Skopje, 29 March 2020 (MIA) – To protect jobs, to make sure everyone have enough money to get through this period, to protect the liquidity of the budget so as to perform the tasks and to protect the liquidity of the economy, which needs to be restarted afterwards. These are the goals guiding us to weather the crisis and manage the budget, Finance Minister Nina Angelovska has said.
“Everything that has been at the disposal to tackle the crisis cannot be subject to cuts, for example healthcare and security,” she told Radio Free Europe when asked which sectors could see cuts in the budget.
Money, Angelovska said, should be provided to make sure the citizens have the means, to make sure welfare is paid, while everyone should be realistic about the situation and show solidarity.
“When considering expenditure cuts, certain goods and services will see cuts, namely certain capital services such as buying of equipment, licenses, software, etc – everything that is not directly linked to ways to tackle the coronacrisis is possible to experience cuts. There’s one and only objective – to protect jobs, to make sure people have money to get through this, to show solidarity, to protect the budget’s liquidity and the liquidity of the economy, which after all of this ends will have to be restarted in order to continue to fill in the pipe, which would benefit the expenditures,” said Angelovska.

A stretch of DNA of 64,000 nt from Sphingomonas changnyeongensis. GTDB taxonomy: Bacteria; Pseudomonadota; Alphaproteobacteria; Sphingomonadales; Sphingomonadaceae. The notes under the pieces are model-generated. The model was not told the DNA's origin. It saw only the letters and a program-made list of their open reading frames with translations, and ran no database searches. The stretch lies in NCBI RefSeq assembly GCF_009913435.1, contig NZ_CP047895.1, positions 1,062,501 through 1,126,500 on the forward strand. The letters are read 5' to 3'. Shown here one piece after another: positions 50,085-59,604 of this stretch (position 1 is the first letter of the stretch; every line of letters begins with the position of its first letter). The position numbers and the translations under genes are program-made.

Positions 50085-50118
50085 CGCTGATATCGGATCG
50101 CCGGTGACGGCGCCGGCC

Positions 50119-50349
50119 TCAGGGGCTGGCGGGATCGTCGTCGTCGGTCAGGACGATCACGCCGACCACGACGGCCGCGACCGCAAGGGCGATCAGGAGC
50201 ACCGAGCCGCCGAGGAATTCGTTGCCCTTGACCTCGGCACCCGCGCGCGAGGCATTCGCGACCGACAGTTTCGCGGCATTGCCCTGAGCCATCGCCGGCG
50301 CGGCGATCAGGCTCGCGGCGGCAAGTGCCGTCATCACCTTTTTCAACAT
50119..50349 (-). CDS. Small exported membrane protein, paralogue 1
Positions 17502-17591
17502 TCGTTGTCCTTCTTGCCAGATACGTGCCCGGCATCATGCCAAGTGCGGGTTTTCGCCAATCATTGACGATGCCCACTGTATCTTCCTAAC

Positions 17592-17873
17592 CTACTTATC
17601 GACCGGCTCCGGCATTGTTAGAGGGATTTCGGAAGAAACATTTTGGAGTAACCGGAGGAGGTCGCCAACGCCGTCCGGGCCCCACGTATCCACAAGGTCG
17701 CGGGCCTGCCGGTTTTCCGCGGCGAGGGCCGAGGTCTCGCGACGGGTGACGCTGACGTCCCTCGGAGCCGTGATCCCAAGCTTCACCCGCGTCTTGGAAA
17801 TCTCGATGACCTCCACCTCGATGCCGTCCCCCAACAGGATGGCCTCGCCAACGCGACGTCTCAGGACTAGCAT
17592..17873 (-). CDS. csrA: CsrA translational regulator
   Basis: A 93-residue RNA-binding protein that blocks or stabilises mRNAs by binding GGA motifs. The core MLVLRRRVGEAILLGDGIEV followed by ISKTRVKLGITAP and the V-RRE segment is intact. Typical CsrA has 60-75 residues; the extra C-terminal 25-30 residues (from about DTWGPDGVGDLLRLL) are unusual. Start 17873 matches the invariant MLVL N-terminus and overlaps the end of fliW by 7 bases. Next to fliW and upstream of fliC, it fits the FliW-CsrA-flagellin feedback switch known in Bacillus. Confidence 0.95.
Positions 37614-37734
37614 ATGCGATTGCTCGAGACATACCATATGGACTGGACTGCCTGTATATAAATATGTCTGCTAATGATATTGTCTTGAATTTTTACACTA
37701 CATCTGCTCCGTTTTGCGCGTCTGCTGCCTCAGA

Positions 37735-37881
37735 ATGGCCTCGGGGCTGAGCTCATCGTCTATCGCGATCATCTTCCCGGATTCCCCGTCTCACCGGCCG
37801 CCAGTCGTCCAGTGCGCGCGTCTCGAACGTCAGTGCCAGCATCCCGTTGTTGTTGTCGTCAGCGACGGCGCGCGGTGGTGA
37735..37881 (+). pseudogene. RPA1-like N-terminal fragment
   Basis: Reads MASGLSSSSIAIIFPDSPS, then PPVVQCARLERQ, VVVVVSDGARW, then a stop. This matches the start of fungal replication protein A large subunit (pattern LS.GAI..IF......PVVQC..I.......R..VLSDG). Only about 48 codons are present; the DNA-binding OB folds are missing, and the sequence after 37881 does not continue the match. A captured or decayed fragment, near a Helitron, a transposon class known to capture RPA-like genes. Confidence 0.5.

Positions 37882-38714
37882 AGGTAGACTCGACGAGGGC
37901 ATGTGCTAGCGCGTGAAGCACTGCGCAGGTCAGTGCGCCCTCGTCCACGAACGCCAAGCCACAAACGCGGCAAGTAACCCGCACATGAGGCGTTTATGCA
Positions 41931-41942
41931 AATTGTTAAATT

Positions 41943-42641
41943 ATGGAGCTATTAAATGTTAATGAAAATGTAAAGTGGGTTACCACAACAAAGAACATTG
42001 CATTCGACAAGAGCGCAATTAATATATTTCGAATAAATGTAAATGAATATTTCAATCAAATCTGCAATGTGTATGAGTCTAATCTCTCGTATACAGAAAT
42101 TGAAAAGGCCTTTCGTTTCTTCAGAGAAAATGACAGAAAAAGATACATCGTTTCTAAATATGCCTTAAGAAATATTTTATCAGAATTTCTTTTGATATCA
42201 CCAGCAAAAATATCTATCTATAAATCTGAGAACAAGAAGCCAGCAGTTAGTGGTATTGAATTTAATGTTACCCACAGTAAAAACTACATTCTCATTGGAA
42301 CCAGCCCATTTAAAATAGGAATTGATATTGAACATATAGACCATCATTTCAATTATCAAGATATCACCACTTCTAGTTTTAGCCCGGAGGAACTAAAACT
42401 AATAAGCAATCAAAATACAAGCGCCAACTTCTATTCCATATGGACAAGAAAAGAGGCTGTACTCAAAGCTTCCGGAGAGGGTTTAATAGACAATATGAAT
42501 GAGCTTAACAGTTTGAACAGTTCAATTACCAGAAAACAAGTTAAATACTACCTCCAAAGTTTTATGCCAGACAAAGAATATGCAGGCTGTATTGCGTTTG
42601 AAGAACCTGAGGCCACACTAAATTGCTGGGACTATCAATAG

The first set of measures, which offers zero-interest loans, subsidies for contributions and postponement of profit tax advance payments stands nearly at EUR 40 million.
“Roughly, we are talking about EUR 40 million and additional EUR 50 million that will be made available by the Macedonian Development Bank – as already announced – for the economy as loans. The conditions are being defined and talks are under way with commercial banks, because they will be available through the commercial banks since it is a loan from the European Investment Bank. We’ve considering changing the conditions so as to be available to address the crisis and help the economy’s liquidity. The second set of measures is yet to be announced. However, the measure envisaging payment of minimum salary in the crisis-hit sectors and industries would cost somewhere between 100 million and 120 million euros,” Minister Angelovska told Radio Free Europe.